Talent Analysis: The Syracuse-native is a tall puck moving defenseman who demonstrates above average creativity with the puck. While he isn’t blessed with tremendous speed he anticipates well and shows the understanding of when to join the rush and when to stay back. He has an excellent wrist shot which he has demonstrated a knack for putting it on goal through traffic and is very decisive and precise on his passes. In his own end, he uses his reach effectively to deny the middle of the ice. Yet his game isn’t without some issues. At times his compete level varies between engaged, taking the initiative to drive the play and at times he seems disinterested or even a little lazy. This was especially true on dump in’s from the opponent and didn’t seem to really want to win the race for the puck. Despite having a prototypical NHL defenseman-sized frame he is not very physical and prefers to stick check instead. His skillset makes him a candidate for a team’s top-4, if he can establish more consistency in his compete level.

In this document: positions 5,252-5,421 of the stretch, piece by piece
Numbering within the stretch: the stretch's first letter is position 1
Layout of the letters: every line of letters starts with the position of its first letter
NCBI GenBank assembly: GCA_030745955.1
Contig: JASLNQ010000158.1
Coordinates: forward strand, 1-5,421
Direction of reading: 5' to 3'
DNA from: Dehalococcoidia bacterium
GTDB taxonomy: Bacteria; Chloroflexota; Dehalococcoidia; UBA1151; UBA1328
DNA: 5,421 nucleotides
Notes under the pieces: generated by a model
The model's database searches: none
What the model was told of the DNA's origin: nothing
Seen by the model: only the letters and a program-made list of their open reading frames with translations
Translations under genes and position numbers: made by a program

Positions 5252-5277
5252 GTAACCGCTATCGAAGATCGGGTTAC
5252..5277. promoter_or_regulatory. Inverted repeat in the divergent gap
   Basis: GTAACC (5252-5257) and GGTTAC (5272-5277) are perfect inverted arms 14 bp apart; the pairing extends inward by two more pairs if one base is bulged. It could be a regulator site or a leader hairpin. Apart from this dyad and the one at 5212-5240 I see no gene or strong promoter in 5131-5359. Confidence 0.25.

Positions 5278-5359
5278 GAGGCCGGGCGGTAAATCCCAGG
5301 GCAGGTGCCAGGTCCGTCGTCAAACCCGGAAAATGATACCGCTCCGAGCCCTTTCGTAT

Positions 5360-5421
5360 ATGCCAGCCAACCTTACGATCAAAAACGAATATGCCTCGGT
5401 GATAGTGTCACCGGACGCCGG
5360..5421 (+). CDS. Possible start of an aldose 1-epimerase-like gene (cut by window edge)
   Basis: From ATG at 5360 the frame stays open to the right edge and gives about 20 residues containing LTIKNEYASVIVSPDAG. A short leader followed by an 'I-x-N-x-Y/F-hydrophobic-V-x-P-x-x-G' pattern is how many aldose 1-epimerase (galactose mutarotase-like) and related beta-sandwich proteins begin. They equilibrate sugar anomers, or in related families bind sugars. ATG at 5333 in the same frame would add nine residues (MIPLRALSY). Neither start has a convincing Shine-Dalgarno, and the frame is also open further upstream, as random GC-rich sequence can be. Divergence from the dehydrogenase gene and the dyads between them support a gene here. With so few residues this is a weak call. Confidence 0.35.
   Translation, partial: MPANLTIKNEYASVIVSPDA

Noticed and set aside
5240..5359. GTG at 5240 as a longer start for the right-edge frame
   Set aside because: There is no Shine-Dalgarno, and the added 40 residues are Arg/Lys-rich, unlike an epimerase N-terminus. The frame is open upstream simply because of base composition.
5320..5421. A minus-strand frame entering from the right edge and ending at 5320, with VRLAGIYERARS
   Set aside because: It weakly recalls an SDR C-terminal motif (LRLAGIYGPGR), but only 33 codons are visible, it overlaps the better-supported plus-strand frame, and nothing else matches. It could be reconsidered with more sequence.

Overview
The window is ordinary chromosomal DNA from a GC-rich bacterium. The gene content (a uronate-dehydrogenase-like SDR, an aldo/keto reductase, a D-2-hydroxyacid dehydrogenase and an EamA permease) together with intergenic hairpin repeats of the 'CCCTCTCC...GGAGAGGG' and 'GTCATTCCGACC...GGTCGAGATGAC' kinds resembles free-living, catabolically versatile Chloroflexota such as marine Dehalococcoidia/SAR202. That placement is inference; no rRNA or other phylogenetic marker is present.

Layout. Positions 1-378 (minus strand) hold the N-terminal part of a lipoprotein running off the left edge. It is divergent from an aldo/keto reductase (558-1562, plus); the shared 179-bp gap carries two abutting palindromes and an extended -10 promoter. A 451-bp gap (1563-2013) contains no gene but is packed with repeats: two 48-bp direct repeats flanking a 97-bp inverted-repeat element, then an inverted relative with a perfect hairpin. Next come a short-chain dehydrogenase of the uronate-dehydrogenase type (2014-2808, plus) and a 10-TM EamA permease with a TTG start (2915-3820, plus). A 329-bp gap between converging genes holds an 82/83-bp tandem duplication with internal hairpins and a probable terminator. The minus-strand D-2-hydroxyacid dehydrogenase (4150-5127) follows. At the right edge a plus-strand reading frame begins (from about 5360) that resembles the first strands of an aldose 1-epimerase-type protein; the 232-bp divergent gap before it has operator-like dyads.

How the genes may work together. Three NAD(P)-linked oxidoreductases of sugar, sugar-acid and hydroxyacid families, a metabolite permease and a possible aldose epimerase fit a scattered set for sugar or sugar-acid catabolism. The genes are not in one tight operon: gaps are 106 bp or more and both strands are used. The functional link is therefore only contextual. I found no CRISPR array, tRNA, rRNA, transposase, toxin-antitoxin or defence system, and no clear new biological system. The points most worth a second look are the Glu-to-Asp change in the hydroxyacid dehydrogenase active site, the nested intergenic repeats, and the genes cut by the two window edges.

Bottom Line: A two-way defenseman who is probably a bit better in the offensive zone than in his own end. Harley has a decent shot and is a decent puck distributor but will he battle hard enough to not be a liability at the NHL level? The size, skating and instincts are there, he just needs to add a bit more jam to his game.
2. RD – Moritz Seider (Mannheim, DEL) – Zell, Germany
Height: 6’4″ Weight: 198lbs Shoots: Right
NHL Central Scouting: #6 Euro ISS: #27 Hockey News: #22 Athletic: #35
HockeyProspect.com: #10 Future Considerations: #16
2018-19 Stats: 29GP 2G 9A = 11pts 8 PIM’s